Professional Services PR Photography, Jennifer MacKenzie & Joe Hallwood

European demand for Irish TEFL teachers amid Brexit fallout

The TEFL Org Press releases

European demand for Irish TEFL teachers amid Brexit fallout

The TEFL Org Press releases
Professional Services PR Photography, Jennifer MacKenzie & Joe Hallwood 2

DEMAND for people from the Republic of Ireland to teach English as a foreign language in Europe has increased dramatically following Brexit.

The world’s leading TEFL (Teaching English as a Foreign Language) firm, The TEFL Org, has revealed the emergence of a distinct trend with employers seeking EFL teachers who already have a right to work in Europe.

And with the Republic of Ireland firmly remaining in the EU, the firm is urging interested individuals to seize the chance of teaching positions now, while the demand is so high.

Jennifer Mackenzie, Co-Founder of The TEFL Org, said: “Across Europe, in countries such as Spain, we’re seeing the majority of job adverts specifically request that teachers already have the right to work in the country.

“This opens many opportunities for Irish TEFL teachers, particularly as they no longer have to compete against British teachers for jobs.

“It has suddenly become easier for Irish citizens to get jobs teaching English in their dream foreign location. This is good news for people who may have had their job affected by the pandemic, or those simply looking for a new challenge.

“TEFL courses can be accessed from anywhere, with a range of online learning that offers a gateway into exploring new cities and places while completing rewarding and important teaching work.

“We would encourage anyone in the Republic of Ireland who is considering teaching abroad to do so, as now is the ideal time.”

A recent study by English Language Teaching job platform, TEFL.com, recorded that of all European language schools canvassed, around 60-100% of all current staff were either already European residents or had applied for permanent residency, with a general consensus that teachers from Ireland could now have a greater choice of EU jobs.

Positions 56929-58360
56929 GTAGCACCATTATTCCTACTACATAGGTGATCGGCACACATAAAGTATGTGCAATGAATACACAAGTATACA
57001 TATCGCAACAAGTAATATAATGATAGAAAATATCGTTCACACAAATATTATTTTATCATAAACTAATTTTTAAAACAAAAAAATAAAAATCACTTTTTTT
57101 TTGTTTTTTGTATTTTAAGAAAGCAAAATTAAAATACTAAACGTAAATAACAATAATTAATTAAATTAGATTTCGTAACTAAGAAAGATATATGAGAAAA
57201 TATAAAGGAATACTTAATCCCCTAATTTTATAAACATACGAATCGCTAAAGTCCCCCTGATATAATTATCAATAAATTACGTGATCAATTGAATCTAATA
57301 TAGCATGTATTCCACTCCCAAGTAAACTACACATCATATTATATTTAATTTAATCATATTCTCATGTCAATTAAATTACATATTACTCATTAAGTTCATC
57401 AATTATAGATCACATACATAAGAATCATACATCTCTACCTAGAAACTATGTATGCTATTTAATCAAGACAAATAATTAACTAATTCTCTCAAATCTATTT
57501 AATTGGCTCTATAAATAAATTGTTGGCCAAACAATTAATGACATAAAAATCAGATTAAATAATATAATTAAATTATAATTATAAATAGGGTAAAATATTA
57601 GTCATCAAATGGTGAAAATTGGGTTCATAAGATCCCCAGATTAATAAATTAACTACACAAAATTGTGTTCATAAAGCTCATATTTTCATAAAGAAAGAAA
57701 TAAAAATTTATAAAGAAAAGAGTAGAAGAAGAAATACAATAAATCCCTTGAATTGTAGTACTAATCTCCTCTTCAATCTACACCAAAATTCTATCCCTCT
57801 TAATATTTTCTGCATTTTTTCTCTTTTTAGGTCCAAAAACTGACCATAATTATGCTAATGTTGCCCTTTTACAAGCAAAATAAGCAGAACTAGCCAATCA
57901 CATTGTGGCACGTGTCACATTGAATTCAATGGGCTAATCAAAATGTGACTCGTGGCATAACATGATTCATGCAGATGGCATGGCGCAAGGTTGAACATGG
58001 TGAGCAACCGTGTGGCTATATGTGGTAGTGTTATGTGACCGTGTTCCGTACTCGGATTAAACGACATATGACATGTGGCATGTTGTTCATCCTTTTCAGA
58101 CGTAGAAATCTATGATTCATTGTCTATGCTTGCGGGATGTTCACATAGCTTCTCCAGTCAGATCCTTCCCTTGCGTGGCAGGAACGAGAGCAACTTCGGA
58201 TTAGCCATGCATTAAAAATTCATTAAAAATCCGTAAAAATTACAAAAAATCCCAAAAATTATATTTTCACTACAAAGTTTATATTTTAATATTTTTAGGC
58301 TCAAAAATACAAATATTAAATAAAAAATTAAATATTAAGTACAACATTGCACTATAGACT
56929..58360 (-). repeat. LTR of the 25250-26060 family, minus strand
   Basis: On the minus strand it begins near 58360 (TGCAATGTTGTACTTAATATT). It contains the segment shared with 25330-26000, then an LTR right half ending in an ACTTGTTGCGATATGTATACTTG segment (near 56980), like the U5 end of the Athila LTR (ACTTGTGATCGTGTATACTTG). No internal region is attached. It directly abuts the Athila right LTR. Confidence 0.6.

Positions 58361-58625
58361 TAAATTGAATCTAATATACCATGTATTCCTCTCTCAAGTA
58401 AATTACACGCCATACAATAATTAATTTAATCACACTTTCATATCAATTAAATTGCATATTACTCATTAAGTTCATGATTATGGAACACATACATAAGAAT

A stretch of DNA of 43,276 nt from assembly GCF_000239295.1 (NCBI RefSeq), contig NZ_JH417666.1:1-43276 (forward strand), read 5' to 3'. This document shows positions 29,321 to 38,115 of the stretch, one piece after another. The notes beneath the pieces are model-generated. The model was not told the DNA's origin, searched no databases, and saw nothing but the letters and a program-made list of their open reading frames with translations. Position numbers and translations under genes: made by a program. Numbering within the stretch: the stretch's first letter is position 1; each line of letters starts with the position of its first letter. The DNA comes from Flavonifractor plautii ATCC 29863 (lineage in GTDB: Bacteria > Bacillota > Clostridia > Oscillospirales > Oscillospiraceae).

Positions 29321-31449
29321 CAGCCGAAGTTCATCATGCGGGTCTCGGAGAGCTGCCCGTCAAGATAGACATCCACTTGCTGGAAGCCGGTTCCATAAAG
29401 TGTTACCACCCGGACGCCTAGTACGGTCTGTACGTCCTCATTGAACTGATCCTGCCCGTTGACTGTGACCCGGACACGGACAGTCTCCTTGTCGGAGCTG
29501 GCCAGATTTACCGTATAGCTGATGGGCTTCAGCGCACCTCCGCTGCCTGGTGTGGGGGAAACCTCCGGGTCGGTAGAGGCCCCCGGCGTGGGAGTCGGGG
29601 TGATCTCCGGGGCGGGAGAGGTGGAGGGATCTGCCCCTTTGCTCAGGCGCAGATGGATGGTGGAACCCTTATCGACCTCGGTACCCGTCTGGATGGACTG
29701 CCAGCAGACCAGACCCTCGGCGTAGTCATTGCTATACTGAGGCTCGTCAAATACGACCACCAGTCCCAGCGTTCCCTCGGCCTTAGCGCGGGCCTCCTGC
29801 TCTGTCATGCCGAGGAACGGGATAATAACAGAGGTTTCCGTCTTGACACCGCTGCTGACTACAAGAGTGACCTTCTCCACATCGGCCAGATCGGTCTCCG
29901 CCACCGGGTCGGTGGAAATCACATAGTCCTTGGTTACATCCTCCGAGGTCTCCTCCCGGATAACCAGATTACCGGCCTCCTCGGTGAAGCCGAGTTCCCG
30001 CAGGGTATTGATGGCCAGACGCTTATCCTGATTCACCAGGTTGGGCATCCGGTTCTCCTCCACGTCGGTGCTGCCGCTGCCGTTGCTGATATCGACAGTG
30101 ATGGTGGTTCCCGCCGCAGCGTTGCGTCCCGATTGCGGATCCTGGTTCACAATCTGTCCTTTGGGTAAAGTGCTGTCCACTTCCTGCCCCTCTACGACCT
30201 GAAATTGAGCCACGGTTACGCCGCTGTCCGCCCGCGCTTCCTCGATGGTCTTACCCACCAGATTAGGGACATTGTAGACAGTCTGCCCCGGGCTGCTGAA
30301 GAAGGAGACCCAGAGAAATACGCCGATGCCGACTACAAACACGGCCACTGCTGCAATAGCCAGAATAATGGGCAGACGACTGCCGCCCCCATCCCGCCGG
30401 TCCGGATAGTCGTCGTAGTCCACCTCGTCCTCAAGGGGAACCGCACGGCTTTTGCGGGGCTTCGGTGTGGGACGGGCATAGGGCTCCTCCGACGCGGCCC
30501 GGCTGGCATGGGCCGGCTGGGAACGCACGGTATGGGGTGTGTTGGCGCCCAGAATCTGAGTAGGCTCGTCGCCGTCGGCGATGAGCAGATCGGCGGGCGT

The TEFL Org, who have secured more accreditations than any other provider, believe that the new requirements to employ British workers is driving demand in the Irish market to unprecedented levels.

Britain’s new status as a non-EU country means EU employers need to obtain a work authorisation for British employees, which will only be approved if roles fall within the activities listed in the shortage occupations list. Employees will then have to apply for a work and residence visa.

One school in Malta revealed that many of their summer teachers were previously from the UK but with the necessity for them to now obtain a work permit, costing around €280, this will inevitably change.

Launched from a garden shed in the middle of the 2008 financial crash by founders Joe Hallwood and Jennifer MacKenzie, the TEFL Org is established as a market leader, with more qualifications secured than any other provider.

Responsible for training over 140,000 EFL teachers over a 10 year period, the firm provides a range of flexible in-person and online courses, ranging from 20 hours to 188 hours.

For more information on The TEFL org visit: https://www.tefl.org/

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